These details validate her original argument of cruciality of women in defying age-old customs and ultimately leading their people to prosperity, which was kept from them by the higher ups in the varna system. Also, this binds the title which can only be understood in its entirety after reading this part of the book. The superstitious practices forced by the Hindu religious order upon the Mahars for eons have been referred to as prisons in the title of the book metaphorically, and Babytai claims that Mahar women were instrumental in rising up against these social evils designed to keep the Mahars in the most grotesque of professions such as manual scavenging, skinning of dead animals and boot polishing amid other practices which corresponded to lowly remuneration to ensure their animal-like existence for generations.


Babytai credits Ambedkar for initiating an intellectual discourse in which the Mahar women partook vociferously. The objective of making these claims is to call upon the younger people to understand their roots and to propagate the philosophy of Ambedkar. However, as true and personal the accounts are, the writing lacks the inspiration and substance to stimulate any serious intellectual discourse as would have befit a work of this nature. To exemplify, there is no mention of critical writings of Ambedkar such as ‘The Annihilation of Caste’ to direct the young readers to understand the vision of Ambedkar. Since Babytai calls upon younger members of the Dalit community to recognize and appreciate Ambedkar’s role in their rise in the ranks through this work, it would have been more apt to pursue this objective in depth where the book only brushes upon it cursorily. This could also be the very reason why this book has not received as much popularity among its targeted readers or otherwise, even if it has not gone unnoticed in history.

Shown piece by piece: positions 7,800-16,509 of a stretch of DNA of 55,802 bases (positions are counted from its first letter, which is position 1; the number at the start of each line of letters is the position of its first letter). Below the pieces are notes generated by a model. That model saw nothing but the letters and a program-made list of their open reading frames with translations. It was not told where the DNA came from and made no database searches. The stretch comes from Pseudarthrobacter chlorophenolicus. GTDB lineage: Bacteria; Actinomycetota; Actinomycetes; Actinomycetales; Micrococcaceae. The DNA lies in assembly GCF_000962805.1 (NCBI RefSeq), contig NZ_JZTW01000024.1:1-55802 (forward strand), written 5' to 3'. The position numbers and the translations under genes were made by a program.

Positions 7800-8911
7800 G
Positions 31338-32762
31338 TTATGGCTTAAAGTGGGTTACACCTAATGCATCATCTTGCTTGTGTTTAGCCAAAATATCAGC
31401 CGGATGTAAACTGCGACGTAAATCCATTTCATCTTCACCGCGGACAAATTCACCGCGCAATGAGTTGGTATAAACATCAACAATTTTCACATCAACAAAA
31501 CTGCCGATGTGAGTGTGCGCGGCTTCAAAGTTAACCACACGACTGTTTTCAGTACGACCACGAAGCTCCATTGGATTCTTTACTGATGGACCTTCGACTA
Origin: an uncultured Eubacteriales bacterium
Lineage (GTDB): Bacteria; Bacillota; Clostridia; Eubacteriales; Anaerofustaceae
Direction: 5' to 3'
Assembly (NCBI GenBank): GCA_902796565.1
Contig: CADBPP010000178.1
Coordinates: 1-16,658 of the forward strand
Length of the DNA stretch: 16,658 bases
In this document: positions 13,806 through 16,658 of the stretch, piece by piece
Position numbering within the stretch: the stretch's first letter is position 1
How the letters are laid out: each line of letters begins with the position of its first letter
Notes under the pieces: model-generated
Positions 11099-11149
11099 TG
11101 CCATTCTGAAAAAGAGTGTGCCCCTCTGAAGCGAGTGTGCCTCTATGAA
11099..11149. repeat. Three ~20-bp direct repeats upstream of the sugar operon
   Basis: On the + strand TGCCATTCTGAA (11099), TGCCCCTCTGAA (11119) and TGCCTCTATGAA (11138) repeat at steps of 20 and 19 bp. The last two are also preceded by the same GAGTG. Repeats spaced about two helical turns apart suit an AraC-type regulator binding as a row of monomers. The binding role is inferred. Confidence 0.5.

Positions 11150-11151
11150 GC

The Prisons We Broke lacks an argumentative methodology to spark an intellectual debate and even if its objective remains unrealized, it makes an honest above attempt towards acheiving it. Babytai Kamble vividly highlights the intersectional nature of the prejudices faced by Mahar women in their daily life and how these most persecuted beings led their community out of misery. Their role is frequently understated as the torchbearers of Ambedkar’s ideas, and for the afore-mentioned reasons, this book lacks the spark to make this fact known in mainstream media even when it makes a valid contribution to Dalit feminist literature. The title The Prisons we Broke might be a reference to the social practices of oppression Dalits battled to find themselves doing better than ever in society now.  

This article was first published on Feminism in India (FII)
Cover Image Credits: Gayathri N